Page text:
WASHINGTON -- A Senate battle was brewing Tuesday over Democrats' requests for documents from Supreme Court nominee Brett Kavanaugh's career, with his time in President George W. Bush's White House emerging as a potential focal point of that fight.
No. 2 Senate Republican leader John Cornyn told reporters about "rumblings" that Democrats want "every scrap of paper" from Kavanaugh's career.
"We're not going to sit idly by and allow our Democratic colleagues to draw this out by making unreasonable document demands which would delay this hearing until well past the election," the Texan told reporters.
GOP leaders have talked about hoping to confirm Kavanaugh by the Oct. 1 start of the next Supreme Court term. Most Democrats are expected to oppose the nomination.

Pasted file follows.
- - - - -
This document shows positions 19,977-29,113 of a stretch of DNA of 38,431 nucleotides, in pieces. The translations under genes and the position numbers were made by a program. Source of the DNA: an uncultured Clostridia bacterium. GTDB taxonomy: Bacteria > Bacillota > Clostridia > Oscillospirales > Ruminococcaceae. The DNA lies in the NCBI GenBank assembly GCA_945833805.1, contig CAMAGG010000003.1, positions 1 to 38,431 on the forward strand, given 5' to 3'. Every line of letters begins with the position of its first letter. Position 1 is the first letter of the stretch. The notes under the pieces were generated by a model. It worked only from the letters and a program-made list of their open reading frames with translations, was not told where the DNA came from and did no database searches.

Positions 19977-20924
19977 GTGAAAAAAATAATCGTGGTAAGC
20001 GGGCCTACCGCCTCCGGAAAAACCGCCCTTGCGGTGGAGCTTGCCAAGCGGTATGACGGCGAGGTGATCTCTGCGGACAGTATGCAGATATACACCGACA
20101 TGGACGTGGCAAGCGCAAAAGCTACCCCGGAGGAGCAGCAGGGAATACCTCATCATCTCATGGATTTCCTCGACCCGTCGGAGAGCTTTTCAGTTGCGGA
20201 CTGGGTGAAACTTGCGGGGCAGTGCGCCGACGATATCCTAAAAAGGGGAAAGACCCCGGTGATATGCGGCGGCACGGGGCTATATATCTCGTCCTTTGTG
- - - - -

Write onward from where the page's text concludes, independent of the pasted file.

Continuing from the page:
Cornyn said his "suggestion" was that Democrats should concentrate on Kavanaugh's dozen years as judge on the U.S. Court of Appeals for the D.C. Circuit, a post he assumed in 2006. He said Democrats have issued "no requests" for records from his three-year stint as staff secretary in Bush's White House, when Cornyn said Kavanaugh was "basically managing the paper flow for the administration."
Sen. Cory Booker, D-N.J., a member of the Senate Judiciary Committee, said Democrats were not making unreasonable requests for documents.
"We should have access to all of his writings. And I think that's not an unusual request," he said in a brief interview. He said papers from Kavanaugh's time as Bush's staff secretary were "an essential element to this."
As White House staff secretary, Kavanaugh saw virtually all of the tens of thousands of documents that reached Bush's desk. Processing those documents could take a long time.
A Section on 07/18/2018
Print Headline: Kavanaugh trove sets up Senate fight